The Bach Project at Saint Paul’s
Michael Stewart and Richard Apperley (organists)
Programme No 6 – played by Richard Apperley
Organ chorale: ‘O Mensch, bewein dein Sünde gross’, BWV 622
Concerto in D minor, BWV 596
Sonata III in D minor, BWV 527
Partita diverse sopra il corale ‘Sei gegrusset, Jesu gütig’ BWV 768
Cathedral of Saint Paul, Wellington
Tuesday 31 March 12:45 pm (330th anniversary of J S Bach’s birth)
Middle C’s neglect so far of this momentous project, the performance of all, yes all, of Bach’s compositions for the organ is regrettable: caused by absences from Wellington, conflicting obligations. In my case, the Nelson Chamber Music Festival, Napier’s production of Donizetti’s L’elisir d’amore, escapes to sun on the Horowhenua coast, and the past fortnight in Auckland and the far North.
Most of the musical fraternity know something of Bach’s huge output of music for the organ, though I imagine it’s rather confined, as is mine, to the ‘pure’ organ pieces – the preludes, toccatas, fantasias, passacaglias and fugues bearing BWV numbers in the 500s. But the scores of pieces based on chorales and other vocal music are perhaps too varied and numerous for the non-specialist to focus on.
My first reaction to the project was, ‘is it really possible, to play all the organ works in a series of 28 ¾ hour recitals’? If you look at the BWV catalogue (for example in Wikipedia) the organ works number from BWV 525 to 771, and there are later additions to the catalogue of organ pieces listed as Neumeister Chorales, BWV 1090 to 1121, which are also programmed throughout the series. That’s about 270 pieces. But if Stewart and Apperley play an average of ten or so each time, they make it.
This recital was a bit special as it was on Bach’s birthday.
The programme notes are written in a personal manner, a certain amount of musical learning, but a good deal of comment on the way the organist, here Richard Apperley, feels about the music and why it was chosen for the birthday.
The first piece was an organ chorale on a Lutheran Passion Hymn, for Lent (which is now), included in Bach’s Orgelbüchlein – Little Organ Book – composed during Bach’s years at Weimar (1708 – 1717). The notes quote Charles-Marie Widor’s judgement of it as ‘The finest piece of instrumental music written’, and Apperley adds that it’s one of the few chorale preludes to which he finds it possible to resist adding ornamentation. Indeed, as he played it, Bach’s own ornaments are elaborate enough, particularly given its chromatic character and richness of the counterpoint and fugal writing. Though generally it was an interesting illustration of the tastes of the period.
The general mood is lamenting, calm and heartfelt; and the tasteful registrations chosen allowed it to be heard clearly in the big space.
The Concerto in D minor is a transcription of one of Vivaldi’s L’estro armonico set, Op 3 No 11, which was for two violins. The Vivaldi is in three movements while Bach divides the first movement in two, separating its fugal section, so making it a four-movement work (Bach marks them: I. Ohne Bezeichnung (without indication), Grave; II. Fuga; III. Largo; IV. Finale). Though, before reading the notes, I had thought the fugal passage was, indeed, simply part of the opening Allegro.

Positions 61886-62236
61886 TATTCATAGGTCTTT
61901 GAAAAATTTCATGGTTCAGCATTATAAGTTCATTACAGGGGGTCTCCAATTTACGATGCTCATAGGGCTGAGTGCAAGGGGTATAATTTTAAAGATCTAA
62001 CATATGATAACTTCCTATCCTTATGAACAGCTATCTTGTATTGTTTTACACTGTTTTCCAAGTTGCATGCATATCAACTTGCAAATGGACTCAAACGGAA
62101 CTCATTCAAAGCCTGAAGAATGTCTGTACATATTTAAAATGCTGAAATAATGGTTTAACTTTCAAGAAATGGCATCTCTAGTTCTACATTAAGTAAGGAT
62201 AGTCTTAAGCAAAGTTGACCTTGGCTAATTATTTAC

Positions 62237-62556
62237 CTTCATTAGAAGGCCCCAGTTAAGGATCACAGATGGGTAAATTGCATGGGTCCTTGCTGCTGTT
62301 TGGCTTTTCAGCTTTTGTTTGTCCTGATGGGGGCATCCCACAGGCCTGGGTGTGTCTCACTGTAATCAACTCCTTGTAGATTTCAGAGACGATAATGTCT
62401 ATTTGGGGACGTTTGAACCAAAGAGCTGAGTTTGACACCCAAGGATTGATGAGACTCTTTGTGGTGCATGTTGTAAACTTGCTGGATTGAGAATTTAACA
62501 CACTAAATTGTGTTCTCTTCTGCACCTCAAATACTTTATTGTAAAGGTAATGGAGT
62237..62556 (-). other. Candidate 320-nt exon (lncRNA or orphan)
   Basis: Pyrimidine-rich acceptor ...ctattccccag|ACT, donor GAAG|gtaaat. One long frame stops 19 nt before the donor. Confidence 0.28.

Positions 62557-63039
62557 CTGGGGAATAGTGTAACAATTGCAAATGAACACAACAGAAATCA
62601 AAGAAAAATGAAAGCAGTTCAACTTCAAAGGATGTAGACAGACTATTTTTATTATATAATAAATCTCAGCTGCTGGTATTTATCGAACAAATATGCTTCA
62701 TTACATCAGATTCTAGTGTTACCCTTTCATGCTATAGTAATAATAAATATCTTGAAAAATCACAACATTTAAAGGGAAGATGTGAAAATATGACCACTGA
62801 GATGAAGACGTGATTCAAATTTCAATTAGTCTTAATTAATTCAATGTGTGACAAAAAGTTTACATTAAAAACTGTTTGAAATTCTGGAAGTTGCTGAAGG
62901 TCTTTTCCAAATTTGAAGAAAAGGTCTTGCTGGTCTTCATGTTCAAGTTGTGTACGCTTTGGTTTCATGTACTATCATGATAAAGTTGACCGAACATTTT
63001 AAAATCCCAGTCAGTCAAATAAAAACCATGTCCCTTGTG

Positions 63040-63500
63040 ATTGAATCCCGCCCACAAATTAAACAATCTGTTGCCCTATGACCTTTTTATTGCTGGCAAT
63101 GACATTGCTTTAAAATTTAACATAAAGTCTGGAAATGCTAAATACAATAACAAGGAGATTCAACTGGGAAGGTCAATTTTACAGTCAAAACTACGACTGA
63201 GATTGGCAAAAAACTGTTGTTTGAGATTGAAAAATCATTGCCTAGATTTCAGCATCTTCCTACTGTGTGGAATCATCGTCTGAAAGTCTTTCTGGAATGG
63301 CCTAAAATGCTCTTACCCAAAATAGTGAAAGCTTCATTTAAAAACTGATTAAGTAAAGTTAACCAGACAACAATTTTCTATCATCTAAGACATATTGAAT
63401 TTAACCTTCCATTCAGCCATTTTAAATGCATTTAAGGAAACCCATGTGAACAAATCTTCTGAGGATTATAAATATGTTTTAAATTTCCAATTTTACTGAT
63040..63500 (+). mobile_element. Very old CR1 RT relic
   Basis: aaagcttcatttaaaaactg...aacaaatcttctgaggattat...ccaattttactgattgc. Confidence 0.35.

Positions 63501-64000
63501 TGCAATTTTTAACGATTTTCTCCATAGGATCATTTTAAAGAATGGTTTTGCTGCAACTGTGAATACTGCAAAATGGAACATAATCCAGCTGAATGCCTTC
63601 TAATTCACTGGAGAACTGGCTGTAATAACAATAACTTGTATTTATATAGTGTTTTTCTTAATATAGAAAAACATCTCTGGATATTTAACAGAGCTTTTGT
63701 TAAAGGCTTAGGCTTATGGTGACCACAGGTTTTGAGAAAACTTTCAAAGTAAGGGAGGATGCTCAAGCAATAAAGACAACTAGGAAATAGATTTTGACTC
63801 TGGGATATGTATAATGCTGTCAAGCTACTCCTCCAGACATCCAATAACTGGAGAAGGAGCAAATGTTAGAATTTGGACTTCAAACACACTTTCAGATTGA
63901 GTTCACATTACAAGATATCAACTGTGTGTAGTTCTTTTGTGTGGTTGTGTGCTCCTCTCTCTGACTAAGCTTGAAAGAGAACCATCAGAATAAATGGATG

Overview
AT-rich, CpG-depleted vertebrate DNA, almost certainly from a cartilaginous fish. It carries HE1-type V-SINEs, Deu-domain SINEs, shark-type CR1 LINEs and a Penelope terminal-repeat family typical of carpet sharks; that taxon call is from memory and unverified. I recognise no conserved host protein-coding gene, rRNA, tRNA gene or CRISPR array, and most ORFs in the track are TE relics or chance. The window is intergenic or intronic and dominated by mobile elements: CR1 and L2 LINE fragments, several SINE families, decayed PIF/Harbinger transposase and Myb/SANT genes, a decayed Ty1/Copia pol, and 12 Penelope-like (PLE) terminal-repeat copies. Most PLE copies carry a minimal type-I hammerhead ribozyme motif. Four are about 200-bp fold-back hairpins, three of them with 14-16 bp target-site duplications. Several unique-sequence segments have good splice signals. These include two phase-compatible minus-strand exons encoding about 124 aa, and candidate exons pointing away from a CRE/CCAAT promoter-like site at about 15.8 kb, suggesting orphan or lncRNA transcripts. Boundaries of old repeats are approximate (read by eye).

The Vivaldi is a splendid work, but as the notes remark, Bach’s account is even more exciting. This had the effect both of demonstrating Bach’s genius as well as that of the commonly under-estimated Vivaldi who was after all responsible for the basic music and its shapes.
There were many delightful elements in the work, the varied registrations, the tempo contrasts, the beautiful Siciliano middle (third) movement, and the racing Finale of great virtuosity.
Richard Apperley wrote that the Sonata III, also in D minor, was his favourite of the six sonatas in the set; sometimes referred to as Trio Sonatas, they require the right and left hands to play distinct melodic lines on separate manuals, as if a violin and cello, while the feet play the basso continuo part on pedals, calling for considerable skill. The Trio Sonatas for organ seem to have been composed in Bach’s first years in Leipzig, from 1723; an early biographer stated that Bach wrote them as practice for his eldest son, Wilhelm Friedemann.
Apperley gave clarity to the sonata’s distinct parts, displaying his own mastery of its challenges which encouraged the listener to hear them again in order to grasp better the sense of the counterpoint and strongly contrasted lines.
Finally the Chorale Partita, ‘Sei gegrüsset, Jesu gütig’, which was perhaps written very early, at Arnstadt where Bach worked between 1703 and 1706, that is, aged 17 to 21. It would explain the feeling I had as it was played, that its variation form – eleven of them – somewhat disguised an unsophisticated, apprentice composer. It was very listenable music, but the short, not organically connected variations sustained the attention only through their vivid contrasts, of mood, of registration, of tempo and all the multitude of devices available to a gifted young composer and a skilled player.
It is natural, of course, that in presenting the entire oeuvre of any composer, the masterpieces must take their place along with juvenilia and music that lacks strong character or inspiration. However, this does not detract from the importance of this brave adventure on which these two musicians have embarked.